This last list are things that I tried to do or mention at each site visit. Putting it in a list like this might make it look like I was quite cold and calculating in what I went through but I genuinely wasn’t (and probably couldn’t have listed these things at the time), they’re just things I note from looking back at what I did.
- Turn up on time. If the appointment was at 10am I’d be round the corner waiting at quarter to. You want these people to trust you’re going to do what you say you’re going to, the first impression should be turning up on time.
- Offer to take your shoes off (or insist on it if it’s muddy/raining). This act alone got me a couple of jobs
- Before going outside to measure up sit down with the bride & groom and ask them:
- Is there anything they definately want or don’t want? Including anything they may have experienced or seen in a marquee.
- What number of guests are there likely to be
- How formal is it?
- Do they need: dance floor, bar, pre-breakfast drinks, buffet, catering areas etc
- Once I had this information I’d go outside to measure (see part 1 from 2 weeks ago). If it wasn’t immediately obvious how and where to position the marquee then I’d ask the customer to give me 5 minutes and I’ll come back in with ideas. This just gives a bit of breathing space to gather your ideas together -preferably getting at least 2 suggestions.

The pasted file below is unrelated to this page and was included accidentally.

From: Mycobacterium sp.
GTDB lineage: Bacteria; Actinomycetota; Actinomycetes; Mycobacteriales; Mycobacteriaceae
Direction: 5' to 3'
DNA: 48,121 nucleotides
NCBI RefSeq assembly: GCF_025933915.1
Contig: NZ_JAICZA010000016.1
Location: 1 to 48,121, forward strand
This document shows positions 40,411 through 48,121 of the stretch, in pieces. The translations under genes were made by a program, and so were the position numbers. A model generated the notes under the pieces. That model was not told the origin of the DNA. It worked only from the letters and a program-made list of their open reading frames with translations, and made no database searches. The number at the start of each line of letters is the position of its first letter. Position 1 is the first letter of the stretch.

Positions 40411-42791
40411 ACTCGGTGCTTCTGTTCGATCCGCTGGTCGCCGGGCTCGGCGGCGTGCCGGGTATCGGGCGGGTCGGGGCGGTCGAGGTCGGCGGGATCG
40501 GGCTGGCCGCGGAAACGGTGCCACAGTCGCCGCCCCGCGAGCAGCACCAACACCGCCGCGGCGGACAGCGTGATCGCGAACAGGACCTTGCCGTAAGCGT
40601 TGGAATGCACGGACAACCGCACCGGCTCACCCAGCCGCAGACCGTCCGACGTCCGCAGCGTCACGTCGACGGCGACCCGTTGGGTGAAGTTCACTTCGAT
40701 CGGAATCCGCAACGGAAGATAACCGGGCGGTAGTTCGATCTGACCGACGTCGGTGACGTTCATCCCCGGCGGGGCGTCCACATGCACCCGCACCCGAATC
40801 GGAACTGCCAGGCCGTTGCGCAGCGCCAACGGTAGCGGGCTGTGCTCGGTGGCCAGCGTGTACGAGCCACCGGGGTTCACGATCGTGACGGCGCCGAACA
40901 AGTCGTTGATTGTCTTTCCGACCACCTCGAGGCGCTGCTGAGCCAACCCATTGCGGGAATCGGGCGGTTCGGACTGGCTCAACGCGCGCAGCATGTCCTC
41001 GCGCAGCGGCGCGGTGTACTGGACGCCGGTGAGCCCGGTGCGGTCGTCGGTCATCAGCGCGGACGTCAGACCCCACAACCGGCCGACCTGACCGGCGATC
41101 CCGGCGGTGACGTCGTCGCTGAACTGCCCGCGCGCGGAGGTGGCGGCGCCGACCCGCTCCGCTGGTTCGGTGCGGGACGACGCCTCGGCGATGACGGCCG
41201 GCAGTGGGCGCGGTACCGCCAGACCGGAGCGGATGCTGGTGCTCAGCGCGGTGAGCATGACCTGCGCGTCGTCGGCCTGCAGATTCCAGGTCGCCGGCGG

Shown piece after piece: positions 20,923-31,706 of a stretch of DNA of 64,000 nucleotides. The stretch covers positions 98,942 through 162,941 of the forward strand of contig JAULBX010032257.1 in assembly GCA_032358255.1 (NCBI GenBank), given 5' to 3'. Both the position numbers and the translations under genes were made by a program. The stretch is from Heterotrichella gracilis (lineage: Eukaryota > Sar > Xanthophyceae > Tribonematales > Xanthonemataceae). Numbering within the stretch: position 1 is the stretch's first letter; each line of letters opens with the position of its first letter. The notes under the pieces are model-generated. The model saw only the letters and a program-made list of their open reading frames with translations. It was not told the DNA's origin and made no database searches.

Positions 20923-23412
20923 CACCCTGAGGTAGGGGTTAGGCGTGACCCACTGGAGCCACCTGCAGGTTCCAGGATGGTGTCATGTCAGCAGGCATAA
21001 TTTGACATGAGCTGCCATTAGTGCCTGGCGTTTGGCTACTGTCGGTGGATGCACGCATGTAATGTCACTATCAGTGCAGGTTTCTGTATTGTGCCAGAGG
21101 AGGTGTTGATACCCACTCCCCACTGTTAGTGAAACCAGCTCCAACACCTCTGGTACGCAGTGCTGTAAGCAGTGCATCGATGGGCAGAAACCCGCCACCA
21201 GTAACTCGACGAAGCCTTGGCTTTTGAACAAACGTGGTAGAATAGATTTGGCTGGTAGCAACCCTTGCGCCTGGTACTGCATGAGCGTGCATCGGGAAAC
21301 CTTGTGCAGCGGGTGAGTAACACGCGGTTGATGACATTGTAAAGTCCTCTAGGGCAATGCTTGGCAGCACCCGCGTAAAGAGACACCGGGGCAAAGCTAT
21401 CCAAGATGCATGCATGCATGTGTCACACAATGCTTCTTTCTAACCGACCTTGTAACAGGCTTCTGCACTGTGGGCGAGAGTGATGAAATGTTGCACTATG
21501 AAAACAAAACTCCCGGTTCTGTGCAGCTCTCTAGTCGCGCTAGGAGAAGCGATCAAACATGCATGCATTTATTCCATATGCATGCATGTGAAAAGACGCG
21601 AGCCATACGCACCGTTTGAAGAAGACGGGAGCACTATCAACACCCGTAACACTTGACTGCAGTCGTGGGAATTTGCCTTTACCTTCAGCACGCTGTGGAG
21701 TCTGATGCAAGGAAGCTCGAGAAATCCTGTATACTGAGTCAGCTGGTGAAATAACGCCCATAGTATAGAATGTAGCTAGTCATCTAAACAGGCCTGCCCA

- Come back in and discuss what’s possible and what options they would like to go for. If you heavily favour one particular layout then explain the reasons why you do so.
- When leaving I’d always finish by saying this quote will be typed up and be in the post first class tomorrow so you should receive it the day after. Make sure you stick to this timescale (or whatever you specify). Again it’s just doing what you say you’re going to do. These days I’d imagine people would appreciate it emailed, in which case do it asap while it’s fresh in their memory. In many cases we had clients who had accepted our quote and sent it back with a deposit before they’d even received others so don’t delay.
At the end of the day the most important points are:
- Listen, listen, listen to what the clients are telling you. Don’t try and sell them something they’ve specifically said they don’t want
- Make sure you make them feel important, not just another marquee in a long production line
- Come across in a manner that makes them trust you. Be genuine, honest and reassure them that you’ll do what you say you’re going to do.
Obviously you can pick and choose anything from these posts, I realise it can seem a lot initially but it just becomes second nature after a while. I can promise you this approach works. I wasn’t the best at putting up marquees, I wasn’t even the best at staying on ladders! (a couple of cracked ribs and broken fingers is evidence of that) but I had a pretty good record on site visits (conversion percentage was usually in the 80’s, sometimes 90’s).
Thanks for reading